Tight-couple 70S ribosomes were purified from exponentially grown MRE600 cells as previously described26 and stored in HiFi buffer (50 mM Tris-HCl pH 7.5, 70 mM NH4Cl, 30 mM KCl, 3.5 mM MgCl2, 0.5 mM spermidine, 8 mM putrescine, and 2 mM DTT). tRNAs were purchased from Sigma-Aldrich. mRNAs were generated by PCR and T7 transcription to produce the sequence 5′-GGGUUAACUUUAGAAGGAGGUAAAAAAA AUG NNN UUU UUC UUU-3′ with the indicated codon (NNN) as specified. To construct single cysteine RF1 variants, a cysteine-less version of RF115 was prepared and single cysteine residue was introduced by site-directed mutagenesis using the Quickchange Kit (Stratagene). All the variants were purified as previously reported8 and stored in RF1 storage buffer (30 mM HEPES-KOH pH7.6, 70 mM NH4Cl, 30 mM KCl, 10 mM MgCl2, 3.5 mM DTT and 50% (v/v) glycerol) at −20° C. RF1 variants were derivatized with FeBABE according to previously published procedures16. Typically, RF1 variants at 30 µM were incubated with 1 mM FeBABE in modification buffer (80 mM HEPES-KOH pH 7.6, 1 M KCl and 0.01% (v/v) Triton) at 37°C for 1 hr. Excess FeBABE was removed by dialysis overnight into storage buffer (80 mM HEPES-KOH, pH 7.6, 70 mM NH4Cl, 30 mM KCl, and 10 mM MgCl2). Modified protein was divided into aliquots and stored at −80°C.
Ribosome complexes were formed in buffer A (50 mM Tris-HCl pH 7.5, 70 mM NH4Cl, 30 mM KCl, 7 mM MgCl2, and 1 mM DTT) by incubating 1 µM 70S ribosomes, 1.5 µM tRNAfMet, and 3 µM mRNA with various codons in the A site for 30 min at 37°C. Mock-derivatized RF1 (Cys-) or FeBABE-derivatized single cysteine RF1 variants (75 µM) were bound to ribosome complexes (37°C for 10 min, 0°C for 10 min). To identify hydroxyl radical cleavages on the P-site tRNA for Fe(II)-H156C-RF1 and Fe(II)-T226C-RF1 variants, another batch of complexes was formed using tRNAfMet labeled with [32P] at the 3′ end18.
Localized hydroxyl radicals were generated from Fe(II) tethered to RF1 by the addition of H202 (0.05% (v/v)) and ascorbic acid (5 mM) to RF1-bound ribosome complexes (0°C, 10 min). To identify hydroxyl radical cleavages on the rRNA, RNAqueous lysis buffer was added to the reaction and RNA was extracted as per instructions (Ambion). rRNA was then scanned for cleavage by primer extension using reverse transcriptase as previously described17. To examine the sites of hydroxyl radical cleavage on P-site tRNA, an equal volume of loading buffer (85% (v/v) formamide, 10 mM EDTA, 0.1% (w/v) bromophenol blue and 0.1% (w/v) xylene cyanol) was added to the reactions and the sample was loaded on a 10% (w/v) denaturing PAGE sequencing gel. Cleavage intensities were visually assigned as weak, medium or strong according to the intensity of each band relative to the intensity of control sequencing lanes.
Toe-printing analysis was carried out essentially as described27. Ribosome complexes formation was carried out as described above except that mRNAs used had extra sequences at the 3′-end to allow for oligonucleotide priming, and were provided in an equimolar ratio to the ribosomes. Ribosome complexes were first annealed to a trace amount of cDNA primer labeled with [32P] at its 5′ end. Primer extension reactions were then carried out in primer extension mix (50 mM Tris-HCl pH 7.5, 70 mM NH4Cl, 30 mM KCl2, 7 mM MgCl2, and 1 mM DTT, 600 µM dNTPs and 1 unit µ−1 of AMV-RT) at 37°C for 15 mins, followed by the addition of 100 mM NaOH and incubation at 90 °C for 10 min to digest the RNA. The reaction was ethanol precipitated before analysis on long format 6% (w/v) denaturing PAGE.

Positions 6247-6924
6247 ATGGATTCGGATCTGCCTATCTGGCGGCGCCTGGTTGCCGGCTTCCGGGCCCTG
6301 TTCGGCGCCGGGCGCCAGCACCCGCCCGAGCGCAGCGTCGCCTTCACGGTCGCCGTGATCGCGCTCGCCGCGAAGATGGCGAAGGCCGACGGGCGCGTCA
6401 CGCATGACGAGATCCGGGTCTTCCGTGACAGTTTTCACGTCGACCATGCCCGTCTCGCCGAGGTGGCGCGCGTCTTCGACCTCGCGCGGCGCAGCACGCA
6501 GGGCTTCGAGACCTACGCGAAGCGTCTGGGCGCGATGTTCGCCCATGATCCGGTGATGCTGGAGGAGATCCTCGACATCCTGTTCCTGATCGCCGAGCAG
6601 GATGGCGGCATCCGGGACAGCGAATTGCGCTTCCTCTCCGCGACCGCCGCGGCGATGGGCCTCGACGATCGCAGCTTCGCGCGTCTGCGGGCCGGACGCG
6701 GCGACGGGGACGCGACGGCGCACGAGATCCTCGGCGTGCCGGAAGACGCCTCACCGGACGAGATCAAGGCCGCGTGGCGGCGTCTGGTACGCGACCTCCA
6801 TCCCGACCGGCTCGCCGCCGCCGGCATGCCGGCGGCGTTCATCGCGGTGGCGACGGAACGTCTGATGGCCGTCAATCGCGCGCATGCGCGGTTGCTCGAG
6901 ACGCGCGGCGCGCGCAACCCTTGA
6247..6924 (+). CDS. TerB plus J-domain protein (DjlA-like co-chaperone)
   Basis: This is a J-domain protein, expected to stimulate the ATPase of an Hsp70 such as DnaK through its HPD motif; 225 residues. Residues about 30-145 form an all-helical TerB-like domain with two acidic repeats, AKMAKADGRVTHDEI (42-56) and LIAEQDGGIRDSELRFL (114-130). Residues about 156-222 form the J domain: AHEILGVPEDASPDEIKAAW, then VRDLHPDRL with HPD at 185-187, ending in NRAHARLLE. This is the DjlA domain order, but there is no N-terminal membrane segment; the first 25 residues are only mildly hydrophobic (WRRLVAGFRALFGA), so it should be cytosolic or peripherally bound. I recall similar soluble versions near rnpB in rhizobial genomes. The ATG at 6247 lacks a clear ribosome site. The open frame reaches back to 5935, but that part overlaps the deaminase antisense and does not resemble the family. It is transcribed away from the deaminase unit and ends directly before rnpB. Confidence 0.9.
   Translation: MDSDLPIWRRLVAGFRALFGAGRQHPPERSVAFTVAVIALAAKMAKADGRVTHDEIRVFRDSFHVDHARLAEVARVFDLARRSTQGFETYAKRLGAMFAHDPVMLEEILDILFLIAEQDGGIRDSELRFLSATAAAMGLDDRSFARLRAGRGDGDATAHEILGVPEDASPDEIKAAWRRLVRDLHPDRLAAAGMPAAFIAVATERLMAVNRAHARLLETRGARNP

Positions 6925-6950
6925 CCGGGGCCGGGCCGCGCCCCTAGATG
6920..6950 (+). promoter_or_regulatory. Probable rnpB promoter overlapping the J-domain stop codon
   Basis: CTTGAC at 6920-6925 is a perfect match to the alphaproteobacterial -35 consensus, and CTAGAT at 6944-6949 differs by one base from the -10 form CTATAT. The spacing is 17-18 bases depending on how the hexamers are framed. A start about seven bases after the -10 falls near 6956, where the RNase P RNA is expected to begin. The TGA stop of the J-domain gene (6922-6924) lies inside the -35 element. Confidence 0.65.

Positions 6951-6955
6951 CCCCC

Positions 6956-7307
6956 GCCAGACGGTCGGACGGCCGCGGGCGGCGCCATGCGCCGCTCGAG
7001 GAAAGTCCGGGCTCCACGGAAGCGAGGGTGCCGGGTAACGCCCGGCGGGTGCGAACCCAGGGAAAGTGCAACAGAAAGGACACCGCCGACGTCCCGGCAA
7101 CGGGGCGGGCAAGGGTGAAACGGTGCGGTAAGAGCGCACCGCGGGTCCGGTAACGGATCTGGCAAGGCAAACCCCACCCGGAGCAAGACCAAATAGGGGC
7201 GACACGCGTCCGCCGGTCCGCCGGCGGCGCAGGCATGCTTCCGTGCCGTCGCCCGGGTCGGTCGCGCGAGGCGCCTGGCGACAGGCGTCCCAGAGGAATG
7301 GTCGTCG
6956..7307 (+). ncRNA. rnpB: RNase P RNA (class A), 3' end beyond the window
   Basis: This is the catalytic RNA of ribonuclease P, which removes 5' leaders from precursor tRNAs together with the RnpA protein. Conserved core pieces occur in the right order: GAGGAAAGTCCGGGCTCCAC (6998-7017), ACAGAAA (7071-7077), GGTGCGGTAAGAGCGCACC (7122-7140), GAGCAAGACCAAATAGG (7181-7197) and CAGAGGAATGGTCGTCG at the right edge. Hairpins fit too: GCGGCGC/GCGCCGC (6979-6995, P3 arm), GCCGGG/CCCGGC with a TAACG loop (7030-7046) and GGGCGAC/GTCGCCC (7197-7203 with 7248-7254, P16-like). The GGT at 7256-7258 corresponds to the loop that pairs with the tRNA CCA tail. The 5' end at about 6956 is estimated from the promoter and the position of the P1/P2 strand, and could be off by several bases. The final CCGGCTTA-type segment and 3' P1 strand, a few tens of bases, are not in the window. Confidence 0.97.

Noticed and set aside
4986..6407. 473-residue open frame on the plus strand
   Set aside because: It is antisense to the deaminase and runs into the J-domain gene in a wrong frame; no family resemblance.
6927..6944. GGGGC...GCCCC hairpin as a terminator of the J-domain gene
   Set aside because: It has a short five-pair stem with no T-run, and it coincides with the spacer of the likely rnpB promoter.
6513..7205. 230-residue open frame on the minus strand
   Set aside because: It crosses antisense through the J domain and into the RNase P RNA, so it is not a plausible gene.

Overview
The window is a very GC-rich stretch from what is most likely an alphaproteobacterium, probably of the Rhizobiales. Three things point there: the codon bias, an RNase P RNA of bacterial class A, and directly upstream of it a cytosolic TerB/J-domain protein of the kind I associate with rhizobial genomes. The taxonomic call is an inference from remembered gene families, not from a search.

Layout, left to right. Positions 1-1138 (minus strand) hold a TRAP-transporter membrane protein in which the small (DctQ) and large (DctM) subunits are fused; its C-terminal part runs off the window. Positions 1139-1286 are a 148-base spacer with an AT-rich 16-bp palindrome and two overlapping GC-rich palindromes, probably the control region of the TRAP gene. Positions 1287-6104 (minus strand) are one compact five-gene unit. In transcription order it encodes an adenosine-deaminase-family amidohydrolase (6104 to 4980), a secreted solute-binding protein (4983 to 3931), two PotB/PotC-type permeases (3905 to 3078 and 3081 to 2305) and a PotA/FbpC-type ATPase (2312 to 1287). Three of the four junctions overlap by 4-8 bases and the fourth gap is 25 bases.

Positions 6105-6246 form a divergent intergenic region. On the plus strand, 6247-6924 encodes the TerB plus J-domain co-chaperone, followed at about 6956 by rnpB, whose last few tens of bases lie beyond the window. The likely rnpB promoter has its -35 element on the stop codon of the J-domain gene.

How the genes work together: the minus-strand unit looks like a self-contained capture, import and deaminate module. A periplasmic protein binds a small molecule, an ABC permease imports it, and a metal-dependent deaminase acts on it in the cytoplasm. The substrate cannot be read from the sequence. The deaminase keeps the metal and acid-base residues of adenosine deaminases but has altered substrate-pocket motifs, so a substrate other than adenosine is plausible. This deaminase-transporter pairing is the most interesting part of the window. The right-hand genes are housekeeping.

The cleavage assay was loosely based on a previous study with some modifications19. Either derivatized or underivatized single cysteine RF1 variants (15 µg) were reacted with 50 mM NTCB (2-nitro-5-thiocyanobenzoic acid, Sigma-Aldrich) in reaction buffer (6 M Guanidine-HCl and 300 mM Bicine-NaOH, pH 8.5) at 45°C for 10 min. The cyanylated proteins were trichloroacetic acid-precipitated and resuspended in 5 µl of cleavage buffer (800 mM NH4OH and 8 M Urea). After 1 hr incubation at 45°C, 15 µl of loading buffer (300 mM Tris pH 6.8, 2% (w/v) SDS, 8% (v/v) Glycerol and Brilliant blue G250) was added to quench the cleavage, and the samples were examined by SDS-PAGE.
RF1 catalyzed fMet-tRNAfMet hydrolysis was perfomed as previously described8. Native IFs 1 and 3 and His-tagged IF2 were prepared as described28. Ribosome complexes were formed by incubating 2 µM 70S ribosomes, 2.6 µM f-[35S]-Met-tRNAfMet, 6 µM mRNA, 3 µM each IFs 1, 2, and 3, and 1 mM GTP in buffer A at 37°C for 30 min. Complexes were pelleted through a 1 ml sucrose cushion (1.1 M sucrose in buffer A) in a Beckman TLA 100.3 rotor at 200,000 g for 2 hr at 4°C. Pelleted complexes were resuspended in HiFi buffer and stored in aliquots at −80°C. Concentration was determined by scintillation counting of [35S]-Met. Release assays were performed in HiFi buffer at 37°C by mixing equal volumes of ribosome complexes and WT-RF1 or FeBABE modified single cysteine RF1 variants. At appropriate time points, reactions were quenched with 25% (v/v) formic acid and released f-[35S]-Met was resolved from unreacted f-[35S]-Met-tRNAfMet by electrophoretic TLC. Saturating concentrations (75 µM and 200 µM) of RF1 was used to measure the kcat (maximal kobs) of peptide release under all conditions.
We thank E. Youngman, H. Zaher, S. Djuranovic, and N. Guydosh for comments on the manuscript; NIH for funding of the project; and HHMI for salary support to R.G.
Author contributionsS.L.H. and R.G. designed the experiments; S.L.H. performed the experiments. Both authors discussed results and contributed to the manuscript.